thousands of academics, policy makers, practitioners,
important step for closer collaboration between
researchers and others. We have had participants
historians, policy researchers and policy makers.”
from as far apart as West Africa and South-east Asia,
Further endorsement for the initiative came from and the speakers are finding that the webcasts lead to
WHO Deputy Director-General Dr Anarfi Asamoa- follow-up discussions and contacts with interested
Baah, who attended the December seminar. There parties that they would not otherwise have had. All
was appreciation, too, from Dr Najeeb Al-Shorbaji, in all, the 2009 seminars were a huge success.”
Director of KMS, and Dr Hooman Momen, Coordinator
All of the ten seminars in the series were devoted to the
of WHO Press, who leads the GHH project and co-
subject of tropical diseases, and were also supported
chairs the seminars with Dr Sanjoy Bhattacharya.
by TDR and the WHO Department of Control of
Dr Al-Shorbaji commented: “Learning from history Neglected Tropical Diseases. The series began in
is our prime objective in this series. There are many April with a discussion on why the elimination of
lessons in global health that need to be shared leprosy has been so elusive, led by Professor Michael
and understood to help in avoiding making the Worboys, Director of the Wellcome Unit for the
same mistakes. Knowledge is made of science and History of Medicine at the University of Manchester,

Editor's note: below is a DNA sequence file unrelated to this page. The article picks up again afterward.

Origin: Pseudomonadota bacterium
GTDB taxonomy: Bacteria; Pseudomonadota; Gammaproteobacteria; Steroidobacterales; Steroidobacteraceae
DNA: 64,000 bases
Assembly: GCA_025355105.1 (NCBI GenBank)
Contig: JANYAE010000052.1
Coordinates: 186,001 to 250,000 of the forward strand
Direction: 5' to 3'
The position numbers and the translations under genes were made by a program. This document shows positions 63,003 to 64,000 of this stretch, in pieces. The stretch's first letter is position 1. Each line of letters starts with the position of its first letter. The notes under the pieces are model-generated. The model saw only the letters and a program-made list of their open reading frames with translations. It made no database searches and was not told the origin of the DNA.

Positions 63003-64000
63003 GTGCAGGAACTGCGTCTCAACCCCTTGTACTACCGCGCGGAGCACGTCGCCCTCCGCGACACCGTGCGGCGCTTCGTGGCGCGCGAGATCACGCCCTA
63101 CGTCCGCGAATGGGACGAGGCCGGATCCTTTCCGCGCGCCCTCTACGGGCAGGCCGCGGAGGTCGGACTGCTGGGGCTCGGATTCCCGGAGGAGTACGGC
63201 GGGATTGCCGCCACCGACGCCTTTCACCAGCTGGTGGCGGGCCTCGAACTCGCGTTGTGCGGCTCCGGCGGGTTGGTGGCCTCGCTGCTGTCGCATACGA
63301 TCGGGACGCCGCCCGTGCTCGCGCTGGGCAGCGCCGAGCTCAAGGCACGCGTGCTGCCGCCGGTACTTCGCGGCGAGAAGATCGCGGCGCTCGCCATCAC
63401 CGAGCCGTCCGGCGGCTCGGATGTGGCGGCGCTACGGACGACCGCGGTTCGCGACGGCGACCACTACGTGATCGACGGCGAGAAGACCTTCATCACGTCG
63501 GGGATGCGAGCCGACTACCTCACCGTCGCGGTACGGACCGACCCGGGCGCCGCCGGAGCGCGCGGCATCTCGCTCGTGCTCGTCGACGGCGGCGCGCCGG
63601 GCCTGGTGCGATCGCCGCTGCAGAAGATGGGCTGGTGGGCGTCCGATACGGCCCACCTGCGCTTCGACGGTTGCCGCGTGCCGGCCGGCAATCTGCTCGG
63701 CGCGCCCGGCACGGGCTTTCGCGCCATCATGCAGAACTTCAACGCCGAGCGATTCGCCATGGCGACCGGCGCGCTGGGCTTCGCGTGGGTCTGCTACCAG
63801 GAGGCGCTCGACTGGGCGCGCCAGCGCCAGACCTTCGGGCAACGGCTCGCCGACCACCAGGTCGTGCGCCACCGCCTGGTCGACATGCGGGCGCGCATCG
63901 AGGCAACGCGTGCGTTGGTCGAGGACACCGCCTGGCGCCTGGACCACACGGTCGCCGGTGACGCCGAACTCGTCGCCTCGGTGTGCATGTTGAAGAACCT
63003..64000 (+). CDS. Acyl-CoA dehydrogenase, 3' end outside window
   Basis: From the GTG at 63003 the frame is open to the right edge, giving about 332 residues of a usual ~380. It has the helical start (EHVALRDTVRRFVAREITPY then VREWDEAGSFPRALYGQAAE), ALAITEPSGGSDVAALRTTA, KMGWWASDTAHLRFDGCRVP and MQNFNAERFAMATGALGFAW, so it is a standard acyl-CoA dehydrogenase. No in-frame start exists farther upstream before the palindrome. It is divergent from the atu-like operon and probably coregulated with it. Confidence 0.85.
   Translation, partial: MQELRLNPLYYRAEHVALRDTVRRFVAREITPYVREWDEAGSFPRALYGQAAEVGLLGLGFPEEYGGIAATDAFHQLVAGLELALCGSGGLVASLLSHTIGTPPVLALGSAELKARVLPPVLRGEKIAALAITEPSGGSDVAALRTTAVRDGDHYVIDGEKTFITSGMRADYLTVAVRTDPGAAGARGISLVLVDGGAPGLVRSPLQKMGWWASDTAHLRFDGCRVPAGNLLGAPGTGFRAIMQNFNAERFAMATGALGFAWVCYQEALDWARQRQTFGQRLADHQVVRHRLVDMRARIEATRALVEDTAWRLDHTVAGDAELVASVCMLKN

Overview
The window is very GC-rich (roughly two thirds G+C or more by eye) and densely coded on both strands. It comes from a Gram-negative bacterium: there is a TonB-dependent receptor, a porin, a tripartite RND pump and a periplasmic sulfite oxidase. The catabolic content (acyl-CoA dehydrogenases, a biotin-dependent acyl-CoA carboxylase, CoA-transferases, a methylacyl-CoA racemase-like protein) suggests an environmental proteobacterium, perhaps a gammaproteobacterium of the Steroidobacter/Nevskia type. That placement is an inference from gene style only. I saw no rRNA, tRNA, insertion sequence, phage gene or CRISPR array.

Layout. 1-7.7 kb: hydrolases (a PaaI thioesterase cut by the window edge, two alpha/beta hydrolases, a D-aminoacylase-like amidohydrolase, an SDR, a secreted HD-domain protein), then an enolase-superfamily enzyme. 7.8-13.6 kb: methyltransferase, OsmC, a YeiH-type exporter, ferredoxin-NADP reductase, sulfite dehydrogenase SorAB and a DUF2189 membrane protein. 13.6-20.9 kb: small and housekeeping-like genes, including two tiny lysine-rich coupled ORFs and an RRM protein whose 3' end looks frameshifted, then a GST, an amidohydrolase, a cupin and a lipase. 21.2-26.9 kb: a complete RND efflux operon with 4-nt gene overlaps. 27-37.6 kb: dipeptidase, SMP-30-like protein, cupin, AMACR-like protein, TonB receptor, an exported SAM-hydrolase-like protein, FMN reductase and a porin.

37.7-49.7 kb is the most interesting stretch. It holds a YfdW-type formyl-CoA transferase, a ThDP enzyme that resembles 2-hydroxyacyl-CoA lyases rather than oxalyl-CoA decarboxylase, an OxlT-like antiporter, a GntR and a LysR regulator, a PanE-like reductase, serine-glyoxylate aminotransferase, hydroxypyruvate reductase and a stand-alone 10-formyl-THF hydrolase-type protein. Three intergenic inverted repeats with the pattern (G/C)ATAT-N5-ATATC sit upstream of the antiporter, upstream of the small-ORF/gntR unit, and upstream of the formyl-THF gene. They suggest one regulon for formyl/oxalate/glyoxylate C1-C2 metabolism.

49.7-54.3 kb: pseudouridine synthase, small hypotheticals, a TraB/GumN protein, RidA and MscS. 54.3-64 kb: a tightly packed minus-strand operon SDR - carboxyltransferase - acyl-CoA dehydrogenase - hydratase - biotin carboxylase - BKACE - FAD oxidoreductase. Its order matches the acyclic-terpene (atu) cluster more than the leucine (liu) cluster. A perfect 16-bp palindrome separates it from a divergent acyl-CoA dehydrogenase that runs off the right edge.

experience. Experience is often the best teacher in UK, and Dr S K Noordeen, former Director of the
the case of health. We want to document and share WHO Leprosy Elimination Programme and former
this experience for present and future generations of President of the International Leprosy Association.
health researchers, practitioners and policy makers.”
Later in April, the topic was the eradication of guinea
The seminars began in January 2005 and have grown worm, with Professor Anne Marie Moulin, Research
steadily in prestige and popularity since then. There Director of the Centre National de la Recherche
WellcomeHistory Issue 43 Conference reports 19

Scientifique in Paris, and Dr Dirk Engels, Coordinator engage in dialogue about the contemporary global
of Preventive Chemotherapy at the Department of health agenda and how today’s challenges were
Control of Neglected Tropical Diseases, WHO, Geneva. historically shaped. The current debate on neglected
diseases, for example, stands to gain from an
The continuing controversy surrounding sleeping
exploration of how particular health topics have
sickness was the focus of the first of two seminars in
been assigned varying degrees of political and social
May. It was presented by Dr Guillaume Lachenal of
relevance over time, depending on national contexts
the Department of the History and Philosophy of
and on the groups, institutions, and interests involved.
Science at the University of Paris Diderot and Dr Jean
Jannin, Coordinator of Innovative and Intensified “An historical perspective to medical facts and events
Disease Management at the WHO’s Department is a good path to provide knowledge and insights for
of Control of Neglected Tropical Diseases. policy actions. History in this way is important not just
as learning, but also to demarcate actions in the present
and the future. It was thus a wonderful experience
The scope broadened dramatically for me to present my research work to people who are
with the introduction of webinars engaged in planning and conducting these actions.”

– using the internet to broadcast Another seminar in October featured visceral

leishmaniasis, also known as kala-azar. Two eminent
the sessions internationally experts shared their decades of experience. Professor
Robert Killick-Kendrick, Honorary Research Fellow at
Attention then turned in the following presentation
Imperial College London, is a leading parasitologist
to river blindness, or onchocerciasis. Dr Jesse Bump of